Like many people her age, the 28-year-old sees herself not as
a disillusioned Gen-X slacker, but as part of a generation "taught
to keep asking questions, questioning systems, pushing boundaries,
making changes." She credits her parents--Katharine P. Darrow,
AB'65, a U of C trustee and recently retired senior vice president
of the New York Times Company, and lawyer Peter Darrow, JD'67--with
encouraging her to make changes in her career, helping her to
see that they didn't have to be lifelong choices. Even starting
parents weren't scared at all," Darrow laughs. "Nothing scares
my parents--I've tried really hard. They can withstand anything.
And laugh later. I put my parents to the test. Over and over again.
And they passed. I failed, but they passed."
second of three children, Darrow came to the University in 1989
and studied literature, primarily Russian literature in translation.
She got her start in retail while a fourth--year student, leaving
school to accept a full--time job as assistant manager of an Orland
Park, Illinois, Body Shop store. The Body Shop, an international
manufacturer and retailer of hair- and skin-care products, uses
all-natural products, campaigns against animal testing of cosmetics
products and ingredients, supports fair working conditions and
wages, and works with Amnesty International.
being at the U of C for so long, and so focused on--this sounds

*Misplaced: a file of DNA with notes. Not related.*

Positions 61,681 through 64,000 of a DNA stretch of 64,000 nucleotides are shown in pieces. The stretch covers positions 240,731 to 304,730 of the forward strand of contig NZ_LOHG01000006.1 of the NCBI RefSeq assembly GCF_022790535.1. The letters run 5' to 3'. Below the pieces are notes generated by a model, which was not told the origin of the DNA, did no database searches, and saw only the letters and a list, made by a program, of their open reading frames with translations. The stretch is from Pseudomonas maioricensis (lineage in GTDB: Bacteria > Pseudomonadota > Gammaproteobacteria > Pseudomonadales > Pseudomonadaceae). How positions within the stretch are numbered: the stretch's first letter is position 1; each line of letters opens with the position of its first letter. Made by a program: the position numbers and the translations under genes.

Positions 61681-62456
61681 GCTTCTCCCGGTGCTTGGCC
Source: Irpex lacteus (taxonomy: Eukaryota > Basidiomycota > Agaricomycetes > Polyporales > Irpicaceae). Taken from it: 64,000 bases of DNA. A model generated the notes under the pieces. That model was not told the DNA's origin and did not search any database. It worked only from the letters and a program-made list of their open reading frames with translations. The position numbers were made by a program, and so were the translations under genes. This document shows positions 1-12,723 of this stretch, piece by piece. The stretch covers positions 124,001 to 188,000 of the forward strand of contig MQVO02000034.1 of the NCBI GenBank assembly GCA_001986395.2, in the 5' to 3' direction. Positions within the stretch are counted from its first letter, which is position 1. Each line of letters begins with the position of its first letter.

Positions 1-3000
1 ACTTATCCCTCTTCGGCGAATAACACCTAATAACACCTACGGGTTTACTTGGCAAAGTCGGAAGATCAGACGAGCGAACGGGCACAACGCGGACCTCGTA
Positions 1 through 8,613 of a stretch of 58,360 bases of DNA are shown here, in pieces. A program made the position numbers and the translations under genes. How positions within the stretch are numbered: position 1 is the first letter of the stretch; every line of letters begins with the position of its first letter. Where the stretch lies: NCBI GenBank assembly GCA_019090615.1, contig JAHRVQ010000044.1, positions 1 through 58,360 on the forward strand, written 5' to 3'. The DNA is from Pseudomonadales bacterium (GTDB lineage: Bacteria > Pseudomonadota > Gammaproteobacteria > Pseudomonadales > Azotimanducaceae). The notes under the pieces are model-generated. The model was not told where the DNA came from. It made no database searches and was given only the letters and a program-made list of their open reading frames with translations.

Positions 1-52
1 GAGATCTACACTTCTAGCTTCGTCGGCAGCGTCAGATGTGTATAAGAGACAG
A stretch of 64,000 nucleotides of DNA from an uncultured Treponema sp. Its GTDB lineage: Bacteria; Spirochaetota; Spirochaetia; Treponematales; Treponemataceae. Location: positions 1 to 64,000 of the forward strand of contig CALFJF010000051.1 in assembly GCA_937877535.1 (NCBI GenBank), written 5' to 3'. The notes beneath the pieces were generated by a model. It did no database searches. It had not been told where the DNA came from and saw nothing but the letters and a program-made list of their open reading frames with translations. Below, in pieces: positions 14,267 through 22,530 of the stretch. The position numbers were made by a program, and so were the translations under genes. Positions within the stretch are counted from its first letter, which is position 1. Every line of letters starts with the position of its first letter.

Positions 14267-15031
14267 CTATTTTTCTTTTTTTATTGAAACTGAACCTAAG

terrible--the trivia of intellectualism," Darrow explains, "it
became so much more important to me to be involved in a practical
experience like a retail business that was making local changes
in the community, huge social changes worldwide."
1994, she met Tunstall, a marketer based at the Body Shop's U.S.
headquarters in North Carolina, when Tunstall was in Chicago on
business. Between long phone calls and occasional visits, the
two became good friends--friends who spent a lot of their time
together shopping--and eventually started to discuss opening their
own business. In the meantime, Darrow left the Body Shop in 1996
to become director of retail at a theme store in the Chelsea Piers
Sports and Entertainment Complex in New York.
she wanted to start her own venture and wanted a partner. A friend
in New York wanted to start a restaurant; Tunstall wanted a boutique.
Darrow chose Tunstall, feeling she would be more dedicated. They
got together for two weekends to talk out their plans. "We just
drank coffee and smoked cigarettes and brainstormed," Darrow recalls.
"We have the funniest notebooks that we wrote, full of these crazy,
really good ideas that were completely half-baked."
the end, she decided to forsake her hometown for her adopted one,
the Knicks for the Bulls. In early 1997, Darrow and Tunstall moved
out to Chicago, sharing a studio apartment with Darrow's yellow
Lab, Wheeler, and waitressing while they crafted their business
plan for a women's boutique. They decided it would be called Phoebe
45: Tunstall had always wished she'd been named Phoebe. In honor
of Michael Jordan, Darrow contributed the 45, Jordan's jersey
number when he returned to the Bulls from retirement in 1995.